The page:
The Science of Teaching Writing

A blog on teaching, with an emphasis in teaching writing.

Thursday, January 18, 2007

From Ditch to Draft

One of my colleagues uses the term “ditch” for her kids writing notebooks, and she talks about the value of going back through to see what they can find in the ditch and turn into something great. I wanted to model this for my kids, so here’s what I did.
My sentence of the day was a passage from the short story Dominion by Mark Slouka, found in the Best American Short Stories collection, the 2006 edition.

Her voice was sanity, bottom, ground. The world corrected itself. “What am I listening to?” she asked.
“I think they’re coyotes,” he said, slipping back inside himself, resuming his place.

“Since when do we have coyotes?” she whispered back.

I also use a Morning Pages question, something to help start them writing if they’re not quite sure what to write about. This particular day I used the following for Morning Pages: What creatures that lurk in the night (both real and imaginary) frighten you?

I liked it right away. Memories came flooding back into my mind of times when I was alone in the dark, or with a friend, and an encompassing quiet hung in the air, thick with ill intentions: the time we had to cut through a field and was certain a dog would bite us; the time we were in an unfamiliar basement and the dampness, drips from pipes, small scurrying noises we swore we heard—they weren’t just rats, but sewer rats, crazed with rabies. Anyway, here’s what I wrote:

I can remember walking through fields and backyards when I was younger and being filling with the feeling that something with large claws, fangs that dripped with drool would leap out of the darkness and attack me. It would rips peices of my clothes and chunks of flesh, baring the bone, perhaps even tendons and ligaments as I tried to defend myself. My sister had a fear of the unknown, some thing she couldn’t name or point to, but something malevolent that would cause some harm, a harm she couldn’t name, but something she didn’t want—this was the girl who wouldn’t jump in the water at the lake out of fear the fish would bite her.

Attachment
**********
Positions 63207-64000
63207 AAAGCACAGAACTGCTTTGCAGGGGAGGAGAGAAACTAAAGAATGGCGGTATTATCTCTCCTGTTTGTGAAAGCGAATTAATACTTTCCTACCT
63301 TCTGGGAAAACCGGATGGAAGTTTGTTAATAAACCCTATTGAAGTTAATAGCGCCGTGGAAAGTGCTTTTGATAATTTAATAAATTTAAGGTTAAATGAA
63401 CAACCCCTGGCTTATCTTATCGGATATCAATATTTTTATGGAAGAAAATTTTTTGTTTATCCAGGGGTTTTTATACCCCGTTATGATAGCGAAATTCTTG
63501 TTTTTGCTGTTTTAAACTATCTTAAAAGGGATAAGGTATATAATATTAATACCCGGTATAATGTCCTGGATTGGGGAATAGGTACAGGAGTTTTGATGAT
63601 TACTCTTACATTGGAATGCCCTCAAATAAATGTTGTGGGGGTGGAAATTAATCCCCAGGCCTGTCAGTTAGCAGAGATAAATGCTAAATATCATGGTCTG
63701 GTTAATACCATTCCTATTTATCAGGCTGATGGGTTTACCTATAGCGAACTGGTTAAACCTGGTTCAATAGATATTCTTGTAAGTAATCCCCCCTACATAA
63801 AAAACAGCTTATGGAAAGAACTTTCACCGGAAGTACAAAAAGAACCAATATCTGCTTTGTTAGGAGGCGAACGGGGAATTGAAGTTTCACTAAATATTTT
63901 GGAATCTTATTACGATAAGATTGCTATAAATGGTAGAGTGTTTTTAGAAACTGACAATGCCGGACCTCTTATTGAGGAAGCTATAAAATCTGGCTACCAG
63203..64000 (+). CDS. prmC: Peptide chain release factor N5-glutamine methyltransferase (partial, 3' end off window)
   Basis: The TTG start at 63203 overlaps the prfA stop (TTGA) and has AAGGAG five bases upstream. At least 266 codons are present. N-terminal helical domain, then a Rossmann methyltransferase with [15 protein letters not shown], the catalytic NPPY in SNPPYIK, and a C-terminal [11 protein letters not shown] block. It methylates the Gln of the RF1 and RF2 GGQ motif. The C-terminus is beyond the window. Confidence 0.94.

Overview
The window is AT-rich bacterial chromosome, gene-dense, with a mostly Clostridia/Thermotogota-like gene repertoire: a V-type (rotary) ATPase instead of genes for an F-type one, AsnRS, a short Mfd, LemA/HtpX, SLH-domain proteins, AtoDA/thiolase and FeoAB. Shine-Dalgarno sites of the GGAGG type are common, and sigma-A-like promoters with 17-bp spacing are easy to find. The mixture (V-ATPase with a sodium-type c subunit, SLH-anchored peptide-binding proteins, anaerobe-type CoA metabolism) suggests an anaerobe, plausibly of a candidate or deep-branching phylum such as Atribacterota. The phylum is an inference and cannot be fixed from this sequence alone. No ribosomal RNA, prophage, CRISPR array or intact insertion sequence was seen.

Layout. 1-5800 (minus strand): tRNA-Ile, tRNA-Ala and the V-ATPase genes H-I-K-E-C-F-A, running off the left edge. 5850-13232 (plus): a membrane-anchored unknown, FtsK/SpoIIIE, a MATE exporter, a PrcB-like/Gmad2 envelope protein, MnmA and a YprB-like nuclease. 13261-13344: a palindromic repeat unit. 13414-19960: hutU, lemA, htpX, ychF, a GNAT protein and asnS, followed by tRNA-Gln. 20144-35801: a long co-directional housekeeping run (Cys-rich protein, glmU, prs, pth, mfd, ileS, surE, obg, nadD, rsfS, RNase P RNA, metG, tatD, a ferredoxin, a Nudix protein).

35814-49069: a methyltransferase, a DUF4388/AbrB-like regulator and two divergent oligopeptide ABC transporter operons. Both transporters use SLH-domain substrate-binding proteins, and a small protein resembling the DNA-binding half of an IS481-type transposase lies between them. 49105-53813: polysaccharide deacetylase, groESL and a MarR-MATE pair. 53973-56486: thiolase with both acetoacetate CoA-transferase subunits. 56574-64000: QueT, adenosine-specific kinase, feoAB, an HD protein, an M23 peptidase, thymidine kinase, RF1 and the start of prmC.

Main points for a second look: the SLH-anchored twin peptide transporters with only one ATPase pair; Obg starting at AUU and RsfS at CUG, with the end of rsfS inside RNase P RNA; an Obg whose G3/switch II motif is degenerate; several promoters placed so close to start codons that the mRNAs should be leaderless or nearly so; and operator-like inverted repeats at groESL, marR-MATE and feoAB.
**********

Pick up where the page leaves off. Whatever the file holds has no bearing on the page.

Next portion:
Part of me knew there was something here. I could sense it. I wanted to abandon what I was supposed to do with them and work on what I wrote. I had writing conferences with kids, worked on things for a while, and when it was time to send them to Specials, I wrote a little.


In fields and backyards as a child, filled
with the angst that arrives
from an unseen beast with large claws, fangs
that drip drool and leap
from the unknown. It could attack me,
rip pieces of clothes, chunks
of flesh, baring the bone, perhaps
even tendons and ligaments, and me waving
arms like screaming streamers in a whipping

My sister’s fear
of the unknown, some thing without
name or location for which to point,
but its malevolence as certain as the death she felt
She, who believed
lake fish were carnivorous.

I still lie awake in the dark, but now
my thoughts are scarier: bankrupt
of significant others, my murderous
mouth leaving me alone;
my automobile inoperable beside a field
of stillness, the night sky thicker
than my frustration as I kneel and plead
before a man, name stitched where a heart is not.

Though my demons have changed,
appearing in my sleep, groping
the fears that make my soul sweat,
waking me in the dark, and I assure myself,
it was just a dream.

As I wrote this, I started by directly pasting what I wrote in my writing notebook, on my laptop, into a blank Word document. I read through, found phrases I liked and tried turning them into lines. I looked at my line breaks, tried somewhat to end with strong words, words that with the rest of the line could be some strange phrase, something leading my reader to something, something that with the next line would bring a small surprise as to how I manipulated the words and the line to bring more than one meaning. I can’t do that with every line. If I did, it could lose its effect and become trivial, like someone who uses too many exclamation points in their writing. After messing with the sentences and paragraph to change them into lines and stanzas, I looked through to see where I could make images stronger, how there could be some sort of conclusion to my poem. Not ending: when people try to end a poem, it seems thrown in, like they were done or tired of writing and did the equivalent to writing THE END because they didn’t want to take the time to think of a way to bring things to a proper close.

What is it what scares me? I remember the line from the movie, In the Line of Fire, “What do you see in the dark, when the demons come?” Demons…good word. I still have lots of nightmares because of past experiences, ones that jolt me from sleep where I’m ready to pummel whatever it is that tries to hurt me. Why not use it? The last line came from things my parents have said to me when I’d wake in terror from a dream, something I’m sure everyone has heard and/or had said to them, something we can all relate to—making a connection with my reader as the poem comes to a close. It’s still not done, but where piece ever is?


At 6:59 AM, Blogger Katie said...

I just stumbled upon your blog - I'm an undergraduate student, soon to become an English teacher. I found your blog extremely helpful and encouraging - you're doing great things with your class!

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